LTC to become Intermediate Swing Bed Unit July 1
With only nine residents remaining, Republic County Hospital has asked the state to officially license the former long-term care unit as an Intermediate Swing Bed Unit effective this Friday, June 30.
“We will maintain a waiting listing,” said hospital administrator Blaine Miller of the eight residents the hospital will care for as intermediate swing bed patients.
He said the other 20-plus residents who lived in LTC prior to the decision to discontinue the service have found homes both locally and in other facilities in the region.
He said work has begun to make all rooms on the acute patient floor private so that the entire hospital falls within its 25-bed limit as a Critical Access Hospital.
Susie Welch will direct the new ISB unit, and former long-term care director Faye Jones will transition into a position as risk management director, he said.
Reducing the intermediate swing bed to eight has affected about 30 employees in the Long Term Care, dietary and laundry departments, he said. Some of those jobs have been eliminated through attrition; many have found employment elsewhere, he said.
“So far we’ve only had two apply for unemployment benefits,” said hospital CFO Barry Bottger
The Long Term Care was eliminated as a department of the hospital in an effort to gain reimbursement from Medicare. In May, 81 percent of the patients treated at the hospital were Medicare beneficiaries. Medicare will reimburse the hospital for the intermediate swing bed patients, and will also consider the unused space in the former LTC as reimbursable square footage as administrative space.
Some rooms may be used for sleep studies, and could also be used as guest rooms for visiting medical personnel, Miller said.
The Great Plains Health Alliance, which leases the hospital, said the hospital would have received $800,000 more in Medicare reimbursements last year without the LTC department, which is not considered a reimbursable expense because it does not provide acute care.
Cavazos and his wife, Laura, have four children ages 3 to 14. He has 18 years experience in health care, including his most recent positions as director of medical imaging services at Allen County Regional Hospital, where he also worked with physician recruitment, and as chief operating officer of Southeast Kansas Mental Health, both in Iola.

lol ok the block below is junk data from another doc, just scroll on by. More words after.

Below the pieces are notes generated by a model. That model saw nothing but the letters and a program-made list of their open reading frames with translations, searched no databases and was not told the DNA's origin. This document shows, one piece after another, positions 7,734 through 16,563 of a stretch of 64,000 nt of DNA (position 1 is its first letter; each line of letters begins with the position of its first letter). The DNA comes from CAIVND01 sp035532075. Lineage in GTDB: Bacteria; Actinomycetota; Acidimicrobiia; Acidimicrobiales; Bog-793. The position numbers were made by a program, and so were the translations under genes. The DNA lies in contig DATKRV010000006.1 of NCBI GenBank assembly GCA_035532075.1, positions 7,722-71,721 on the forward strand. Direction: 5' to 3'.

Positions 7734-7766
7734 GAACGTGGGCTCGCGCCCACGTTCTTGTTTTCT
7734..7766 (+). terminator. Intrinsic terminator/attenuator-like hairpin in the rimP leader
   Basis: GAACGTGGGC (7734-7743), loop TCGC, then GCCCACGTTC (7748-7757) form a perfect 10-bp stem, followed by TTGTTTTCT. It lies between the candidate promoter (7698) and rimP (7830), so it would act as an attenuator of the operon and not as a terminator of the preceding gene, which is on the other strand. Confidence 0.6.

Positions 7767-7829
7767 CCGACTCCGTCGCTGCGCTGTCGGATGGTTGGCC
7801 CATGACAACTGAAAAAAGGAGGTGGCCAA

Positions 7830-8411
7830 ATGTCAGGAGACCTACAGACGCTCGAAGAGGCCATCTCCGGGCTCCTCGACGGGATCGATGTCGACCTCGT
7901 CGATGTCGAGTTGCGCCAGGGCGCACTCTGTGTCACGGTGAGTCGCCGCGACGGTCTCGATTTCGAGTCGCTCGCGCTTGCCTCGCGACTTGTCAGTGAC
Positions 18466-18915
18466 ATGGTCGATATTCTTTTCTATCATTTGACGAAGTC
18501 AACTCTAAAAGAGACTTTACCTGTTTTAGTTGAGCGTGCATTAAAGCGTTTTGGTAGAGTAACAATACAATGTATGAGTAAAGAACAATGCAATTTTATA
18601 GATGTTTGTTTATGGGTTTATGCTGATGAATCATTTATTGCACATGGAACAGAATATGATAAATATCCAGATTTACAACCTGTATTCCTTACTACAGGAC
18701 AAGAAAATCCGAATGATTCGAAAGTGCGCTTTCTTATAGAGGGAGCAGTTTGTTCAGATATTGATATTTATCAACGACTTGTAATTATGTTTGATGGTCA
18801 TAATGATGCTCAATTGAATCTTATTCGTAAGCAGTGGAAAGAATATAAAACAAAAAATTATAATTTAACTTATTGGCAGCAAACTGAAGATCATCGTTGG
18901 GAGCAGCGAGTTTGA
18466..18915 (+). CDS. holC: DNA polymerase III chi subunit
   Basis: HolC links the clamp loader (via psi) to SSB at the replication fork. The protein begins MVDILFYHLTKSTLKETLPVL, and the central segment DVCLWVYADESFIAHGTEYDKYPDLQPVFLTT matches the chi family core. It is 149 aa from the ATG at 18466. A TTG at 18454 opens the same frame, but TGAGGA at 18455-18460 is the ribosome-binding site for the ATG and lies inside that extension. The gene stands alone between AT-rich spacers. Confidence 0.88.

He holds an MBA in health/healthcare administration and management from Ottawa University.
His family plans to move to Belleville as soon as their house in Iola is sold, he said.
He has spent his first month at Republic County Hospital visiting with staff and department heads.
“I think you have great employees–good people with heart and a good sense of direction,” he said. “I’ve found good enthusiasm and good morale, which you don’t always see when you walk into a hospital.”
Miller said he plans to turn more of the day-to-day decisions over to Cavazos in July. He will retire August 10 but plans to remain in Belleville.
Cavazos is only the fourth administrator at Republic County Hospital since the facility was built. All the administrators, which includes Bonnie Elliott and Charles Westin, continue to live in Belleville.
GPHA regional vice president JH Seitz told the hospital board that revenues and expenses are beginning to “even out”. Hospital revenues are up to $8.5 million, which is about $600,000 ahead of last year at this time, but operating expenses were $9.9 million, about $700,000 ahead of last year. Of the expenses, $375,000 is depreciation, a noncash expense, and $309,000 is provision for uncollected accounts.
Of the $3.1 million accounts receivable, Bottger said that about $500,000 is past six months due, but “the rest is pretty current”.
The hospital had additional employee expense this month, he said, as accrued benefit ts were paid to 16 employees laid off from the LTC closure.